The Booming Caregiver Generation

Prepared caregivers

It’s one of the hardest facts of life.  As you get older, so do your parents.  The people that gave up so much to care for you are now turning to you for help.  But where do you start?  How do you give them the support that they need — coping with chronic conditions and multiple medications, while at the same time balancing your own already busy schedule?

According to Pat Irwin, founder of ElderCareCanada and expert in assisting adult children in caring for aging parents, the key to successful caregiving is being prepared.

“The role of caregiver can be incredibly stressful at first,” explains Irwin.  “In addition to being financially and physically draining, most people are caught off guard by how emotionally strenuous it is.  Knowing what to expect and how to handle it, as well as being prepared and putting support in place for emergency situations, can help alleviate a lot of the stress.”

Together with the MedicAlert Foundation Canada, Irwin has developed tips for caregivers coping with multiple health conditions, multiple medications and parents that are no longer able to manage their own healthcare.

Managing multiple conditions and medications
One-in-three seniors live with more than one chronic condition and it’s typical that they are on multiple medications.  Missing, mixing up and wrongly combining these medications could lead to dire consequences. 

  • Given that 10% of emergency room visits are due to errors in taking medications, it’s critical that your parents thoroughly understand their medication.
  • If your parent is having difficulties with their medication schedule — make sure they have a MedicAlert membership and keep the information on file up-to-date.  In case of emergency, MedicAlert can provide paramedics with medication details.
  • Try to use the same pharmacy for all prescriptions so that the pharmacist can check for contradictions between drugs — and ask if the pharmacy can deliver medication in pre-filled blister packs marked with the timing of the doses.

Caring from a distance
“Caring for your loved ones from a distance is possible, but you will need help and support,” says Irwin.  “Trying to contact your parent, fearing they are ill or in distress and alone is a frightening experience.”

  • Staying up-to-date on health conditions and medications from a distance is a big challenge.  Add to this list monitoring financial and banking information, coordinating grocery deliveries, transportation and much more, and you’ve got your hands full.  To assist you, identify an on-the-ground support system and service providers that you can trust.  On-the-ground support systems can be found by simply searching online for your local social service providers who can then refer you to the best subsidized or private advisors and assistants.
  • While family and neighbours may be great sources of guidance and information it is important to also obtain an objective professional assessment for your parent.  This should include a medical, cognitive and emotional assessment.  Your local Alzheimer Society can help with this. 
  • The MedicAlert Family Notification Service immediately calls family and emergency contacts once the hotline has been called.  This will ensure that no matter how far away you are, you will be aware of any emergency that may occur.  Make sure the emergency contact information is accurate and up-to-date on your parent’s file.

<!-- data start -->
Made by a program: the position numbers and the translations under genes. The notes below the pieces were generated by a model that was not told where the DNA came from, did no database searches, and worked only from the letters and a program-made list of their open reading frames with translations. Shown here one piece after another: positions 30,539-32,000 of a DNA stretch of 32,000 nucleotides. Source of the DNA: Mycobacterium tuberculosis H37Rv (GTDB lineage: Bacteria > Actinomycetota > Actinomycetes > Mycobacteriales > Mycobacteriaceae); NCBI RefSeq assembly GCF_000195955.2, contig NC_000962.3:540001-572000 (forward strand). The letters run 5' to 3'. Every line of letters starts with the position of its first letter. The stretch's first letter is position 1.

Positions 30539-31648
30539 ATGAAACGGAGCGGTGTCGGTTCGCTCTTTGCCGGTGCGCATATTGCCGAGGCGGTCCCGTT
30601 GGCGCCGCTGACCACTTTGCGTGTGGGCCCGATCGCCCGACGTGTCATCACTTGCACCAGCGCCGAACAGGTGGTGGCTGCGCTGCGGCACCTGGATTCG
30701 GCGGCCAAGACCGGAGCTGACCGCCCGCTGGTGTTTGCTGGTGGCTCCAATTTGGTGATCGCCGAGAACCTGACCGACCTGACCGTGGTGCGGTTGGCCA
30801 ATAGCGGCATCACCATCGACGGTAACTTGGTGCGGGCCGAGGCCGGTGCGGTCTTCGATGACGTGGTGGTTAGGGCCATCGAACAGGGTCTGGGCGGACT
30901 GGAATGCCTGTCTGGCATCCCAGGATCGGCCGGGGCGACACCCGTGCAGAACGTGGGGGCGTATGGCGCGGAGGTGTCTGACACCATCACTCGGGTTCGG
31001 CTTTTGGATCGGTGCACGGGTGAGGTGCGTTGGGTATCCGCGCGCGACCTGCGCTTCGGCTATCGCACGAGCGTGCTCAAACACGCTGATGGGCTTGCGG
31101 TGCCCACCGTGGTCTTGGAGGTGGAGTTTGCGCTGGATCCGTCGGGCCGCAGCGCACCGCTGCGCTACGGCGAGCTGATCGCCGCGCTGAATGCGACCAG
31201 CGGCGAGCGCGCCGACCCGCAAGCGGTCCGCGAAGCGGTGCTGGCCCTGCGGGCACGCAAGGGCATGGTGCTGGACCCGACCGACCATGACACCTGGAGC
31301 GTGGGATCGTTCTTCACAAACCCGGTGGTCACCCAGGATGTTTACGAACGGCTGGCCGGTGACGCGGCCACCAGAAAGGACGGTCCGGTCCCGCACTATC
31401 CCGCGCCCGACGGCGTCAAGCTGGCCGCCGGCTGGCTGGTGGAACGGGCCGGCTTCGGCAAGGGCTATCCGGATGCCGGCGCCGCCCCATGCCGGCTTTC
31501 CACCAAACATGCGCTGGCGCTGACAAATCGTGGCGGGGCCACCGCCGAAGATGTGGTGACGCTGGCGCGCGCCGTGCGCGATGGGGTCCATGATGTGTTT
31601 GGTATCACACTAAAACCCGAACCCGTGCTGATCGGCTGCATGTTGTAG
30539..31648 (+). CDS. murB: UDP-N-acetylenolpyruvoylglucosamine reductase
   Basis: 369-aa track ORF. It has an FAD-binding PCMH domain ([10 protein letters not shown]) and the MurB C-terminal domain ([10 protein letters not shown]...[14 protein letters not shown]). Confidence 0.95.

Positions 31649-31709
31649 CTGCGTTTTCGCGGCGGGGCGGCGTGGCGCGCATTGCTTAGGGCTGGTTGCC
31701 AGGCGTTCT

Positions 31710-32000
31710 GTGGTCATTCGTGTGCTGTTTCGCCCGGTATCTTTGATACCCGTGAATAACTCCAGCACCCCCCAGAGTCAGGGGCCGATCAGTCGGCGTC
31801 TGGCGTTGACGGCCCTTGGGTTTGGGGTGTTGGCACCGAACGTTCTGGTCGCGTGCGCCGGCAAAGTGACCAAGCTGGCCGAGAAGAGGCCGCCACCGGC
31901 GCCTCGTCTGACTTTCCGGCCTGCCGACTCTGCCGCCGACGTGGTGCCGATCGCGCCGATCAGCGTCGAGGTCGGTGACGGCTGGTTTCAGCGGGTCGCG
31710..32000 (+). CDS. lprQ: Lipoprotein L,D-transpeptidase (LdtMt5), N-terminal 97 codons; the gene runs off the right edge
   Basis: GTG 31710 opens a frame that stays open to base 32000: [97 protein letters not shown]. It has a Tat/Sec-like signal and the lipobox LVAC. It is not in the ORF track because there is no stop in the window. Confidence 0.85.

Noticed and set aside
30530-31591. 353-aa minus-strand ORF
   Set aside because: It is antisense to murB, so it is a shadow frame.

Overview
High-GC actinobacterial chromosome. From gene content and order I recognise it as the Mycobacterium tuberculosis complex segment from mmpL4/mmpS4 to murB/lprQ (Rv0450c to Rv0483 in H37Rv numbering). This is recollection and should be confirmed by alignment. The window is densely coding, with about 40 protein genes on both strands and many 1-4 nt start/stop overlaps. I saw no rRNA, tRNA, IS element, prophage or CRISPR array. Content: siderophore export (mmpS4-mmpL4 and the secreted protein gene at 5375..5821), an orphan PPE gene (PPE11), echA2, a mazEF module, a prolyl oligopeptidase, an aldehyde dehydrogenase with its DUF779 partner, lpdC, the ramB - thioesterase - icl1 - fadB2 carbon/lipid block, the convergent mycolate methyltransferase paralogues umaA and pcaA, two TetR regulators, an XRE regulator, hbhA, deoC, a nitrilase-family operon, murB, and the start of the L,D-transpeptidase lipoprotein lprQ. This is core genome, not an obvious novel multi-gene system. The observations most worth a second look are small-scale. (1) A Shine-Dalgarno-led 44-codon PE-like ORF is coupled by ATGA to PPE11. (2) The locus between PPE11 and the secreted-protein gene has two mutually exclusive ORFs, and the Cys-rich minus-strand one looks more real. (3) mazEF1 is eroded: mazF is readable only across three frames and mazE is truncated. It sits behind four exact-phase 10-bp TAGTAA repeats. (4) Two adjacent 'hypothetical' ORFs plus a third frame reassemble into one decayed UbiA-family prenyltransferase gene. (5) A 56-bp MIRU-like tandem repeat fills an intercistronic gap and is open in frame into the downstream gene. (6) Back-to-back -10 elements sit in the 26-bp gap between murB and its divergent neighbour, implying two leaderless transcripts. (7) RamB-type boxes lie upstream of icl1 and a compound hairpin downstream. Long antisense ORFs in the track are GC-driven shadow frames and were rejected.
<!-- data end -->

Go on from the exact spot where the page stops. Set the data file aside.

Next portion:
• Ensure your family is prepared for emergencies by developing an ICE kit (In Case of Emergency) that can be placed in a convenient spot to grab when visiting the hospital. The ICE kit should include a list of all current conditions and medications, health card number, health insurance information and the MedicAlert wallet card that provides easy access to all this information.

Tips for caregivers from the Alzheimer Society of Canada
“1 in 11 Canadians over the age of 65 has Alzheimer’s disease or a related dementia,” says Mary Schulz, Alzheimer Society of Canada.  “People with Alzheimer’s disease sometimes lose the ability to recognize familiar places, to communicate or to remember their own name or address.  They may leave home, become confused and get lost – which can be dangerous for them and worrisome for family and caregivers.”

  • When caring for those with Alzheimer’s disease it is important to learn as much as you can about the disease.  Find out how Alzheimer’s disease can affect a person, what changes you can expect and how you can provide help and support to maintain the person’s independence and quality of life.  Contact your local Alzheimer Society for useful information and resources or visit
  • Maintain good communication with your parent by listening and responding to everything they say.  To prevent confusion, call your parent or loved one by their name as much as possible. Also, ensure that you provide reassurance by touching them and showing affection.
  • As your loved one’s disease progresses you may find that they require help with daily tasks such as grooming, eating and dressing. You may find it difficult to juggle helping your loved one while ensuring they maintain their sense of independence. To prevent this from happening, give step-by-step instructions so they can contribute as much as possible to the task at hand.
  • Ensure that you have a plan in place for times when your parent may become lost or confused.  Wearing a medical ID is a good way to make sure they have important information on them at all times.